Colleagues being made redundant when I plan to leave

(8 Posts)
GeekyGirl42 Tue 14-Jan-20 23:32:26

I'm in shock. After a really positive appraisal, I decided to check what a market review of my salary would turn up, and it looks like I'm underpaid by 60%. Given my employer has said no pay rises in 2020, I've applied for some jobs at the top salary bracket I found, and I've got three Interviews back already. So I think it's certain I'll be handing my notice in within the next few weeks, and we have very long (3 month) notice periods.

Was called in to a meeting today. Thought it was the whole department, but 6 were missing. Was told that the 6 people not there were at risk of redundancy and now on gardening leave. I asked why self-selection hadn't been sought, and was told the selections were made based on performance and skills, and that self selection was not wanted from anyone in the room.

I told HR about my market review and that at nearly 40, with a pension gap and as the single mum of a bright 11 year old who will probably want to go to university, I really can't afford to work so much below market rate for what I do, even though they are a lovely company to work for, and so couldn't they swap me for one of the redundees? They've refused, but in all honesty it's no use telling me how much I'm valued, and then paying me so badly. It's not as though my colleagues are bad at their jobs.

Did I do the right thing to show my hand? And what else could I do to make them see that selecting me to keep doesn't mean I'll stay?

OP’s posts: |
whattodo2019 Tue 14-Jan-20 23:46:29

I haven't a clue but you sound like a wonderful colleague to be looking out for others💐

minipie Tue 14-Jan-20 23:49:40

told the selections were made based on performance and skills

Well it’s clearly not true redundancy is it - your colleagues are being managed out. The company doesn’t want them, and that won’t change even if you leave. Not much you can do. But nice of you to try and good on you for finding a better paid job.

BrokenWing Tue 14-Jan-20 23:53:06

Why would they swap you and pay you redundancy when you've told them you are probably leaving anyway. If you do leave before the redundancies are finalised they keep one of the others and they've saved themselves a redundancy package.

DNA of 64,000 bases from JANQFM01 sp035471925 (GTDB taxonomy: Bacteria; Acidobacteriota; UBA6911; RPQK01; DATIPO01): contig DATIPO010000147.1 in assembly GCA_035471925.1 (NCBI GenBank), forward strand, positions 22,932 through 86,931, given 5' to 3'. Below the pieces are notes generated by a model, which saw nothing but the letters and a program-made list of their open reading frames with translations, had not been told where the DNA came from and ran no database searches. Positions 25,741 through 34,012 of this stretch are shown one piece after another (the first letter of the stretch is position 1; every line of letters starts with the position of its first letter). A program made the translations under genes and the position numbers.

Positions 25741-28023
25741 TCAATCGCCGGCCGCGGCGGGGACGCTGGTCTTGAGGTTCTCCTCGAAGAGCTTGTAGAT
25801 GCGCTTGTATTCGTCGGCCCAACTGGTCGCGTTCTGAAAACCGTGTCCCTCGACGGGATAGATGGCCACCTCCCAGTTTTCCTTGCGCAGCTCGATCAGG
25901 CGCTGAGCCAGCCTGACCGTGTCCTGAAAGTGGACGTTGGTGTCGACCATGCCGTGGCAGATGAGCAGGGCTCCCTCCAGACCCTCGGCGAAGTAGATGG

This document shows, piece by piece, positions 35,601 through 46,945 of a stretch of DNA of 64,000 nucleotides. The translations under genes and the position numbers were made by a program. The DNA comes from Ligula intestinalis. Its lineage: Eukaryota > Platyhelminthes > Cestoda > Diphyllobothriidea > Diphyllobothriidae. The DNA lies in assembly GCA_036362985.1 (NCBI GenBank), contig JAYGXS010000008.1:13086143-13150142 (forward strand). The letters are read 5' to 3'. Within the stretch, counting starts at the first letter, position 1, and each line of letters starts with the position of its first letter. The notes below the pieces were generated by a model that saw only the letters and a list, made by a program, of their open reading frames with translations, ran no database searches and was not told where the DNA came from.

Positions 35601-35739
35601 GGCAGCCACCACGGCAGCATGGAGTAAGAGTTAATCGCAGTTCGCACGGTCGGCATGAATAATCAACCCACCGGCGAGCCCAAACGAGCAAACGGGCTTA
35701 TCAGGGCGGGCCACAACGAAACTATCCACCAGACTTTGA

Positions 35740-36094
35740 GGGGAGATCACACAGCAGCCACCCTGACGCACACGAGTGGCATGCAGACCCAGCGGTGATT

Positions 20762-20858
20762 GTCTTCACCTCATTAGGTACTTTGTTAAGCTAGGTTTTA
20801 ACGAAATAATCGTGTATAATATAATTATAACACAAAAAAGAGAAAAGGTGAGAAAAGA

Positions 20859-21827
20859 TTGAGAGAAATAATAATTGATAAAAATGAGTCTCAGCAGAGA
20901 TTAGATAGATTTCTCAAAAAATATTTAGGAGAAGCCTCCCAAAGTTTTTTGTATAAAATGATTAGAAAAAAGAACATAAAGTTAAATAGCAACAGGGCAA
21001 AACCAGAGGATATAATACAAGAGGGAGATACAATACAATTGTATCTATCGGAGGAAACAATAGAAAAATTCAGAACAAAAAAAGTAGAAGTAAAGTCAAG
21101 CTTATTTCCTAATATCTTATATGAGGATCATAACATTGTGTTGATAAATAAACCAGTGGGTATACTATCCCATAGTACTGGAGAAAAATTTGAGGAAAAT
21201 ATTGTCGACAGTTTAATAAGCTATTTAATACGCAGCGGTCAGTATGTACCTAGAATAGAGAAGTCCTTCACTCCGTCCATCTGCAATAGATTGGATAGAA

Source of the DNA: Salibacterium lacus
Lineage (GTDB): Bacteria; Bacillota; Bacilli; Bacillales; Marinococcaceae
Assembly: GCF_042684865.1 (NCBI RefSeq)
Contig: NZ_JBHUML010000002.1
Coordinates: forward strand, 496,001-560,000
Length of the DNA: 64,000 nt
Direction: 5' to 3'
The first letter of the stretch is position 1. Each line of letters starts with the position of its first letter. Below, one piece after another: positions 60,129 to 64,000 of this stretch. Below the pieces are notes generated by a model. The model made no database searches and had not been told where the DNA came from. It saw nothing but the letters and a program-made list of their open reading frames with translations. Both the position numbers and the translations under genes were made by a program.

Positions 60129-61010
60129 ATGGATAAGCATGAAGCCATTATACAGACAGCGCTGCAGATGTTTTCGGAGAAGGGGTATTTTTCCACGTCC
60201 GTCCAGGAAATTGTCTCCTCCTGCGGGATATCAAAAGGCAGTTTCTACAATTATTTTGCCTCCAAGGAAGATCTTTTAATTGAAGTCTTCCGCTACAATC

TARSCOUT Wed 15-Jan-20 00:18:17

@brokenwing yep, exactly!

maxelly Thu 16-Jan-20 12:15:23

Minipie, that can be exactly how redundancy works and perfectly fair. If you have a team of 10 all doing the same job but there's downturn in business or funding and you now only need 5 you need to choose who is made redundant somehow. You can ask for volunteers or you can ask everyone to interview to keep their job or you can make an objective assessment based on experience, performance and skills. So long as it isn't based on discriminatory grounds and the selection criteria are fair and transparent, it's fine. The latter way is usually thought to be the most straight forward as asking for volunteers usually means you get the people who have been there the longest (so the most expensive compensation) and/or your top performers who know they'll get a job elsewhere easily, which is not usually what you want. And making everyone re-interview is time consuming, nerve wracking and generally horrible all round...

OP I think you probably did the right thing, and what will likely happen is when you resign they will remove one of the others (the highest scorer) from the redundancy pool and so they'll keep their job... it does seem short sighted to underpay you so badly but their hands may be tied (if they are having to make redundancies it sounds as though they are in serious financial difficulties?). I don't think there's any more you can do unfortunately.

minipie Thu 16-Jan-20 12:53:22

Ah ok, thanks maxelly I didn’t know that.

GeekyGirl42 Fri 24-Jan-20 10:01:03

Thanks everyone. I resigned in the end. It's scary but I've got 3 months to find a job and I'm on garden leave for now to help with that.

OP’s posts: |

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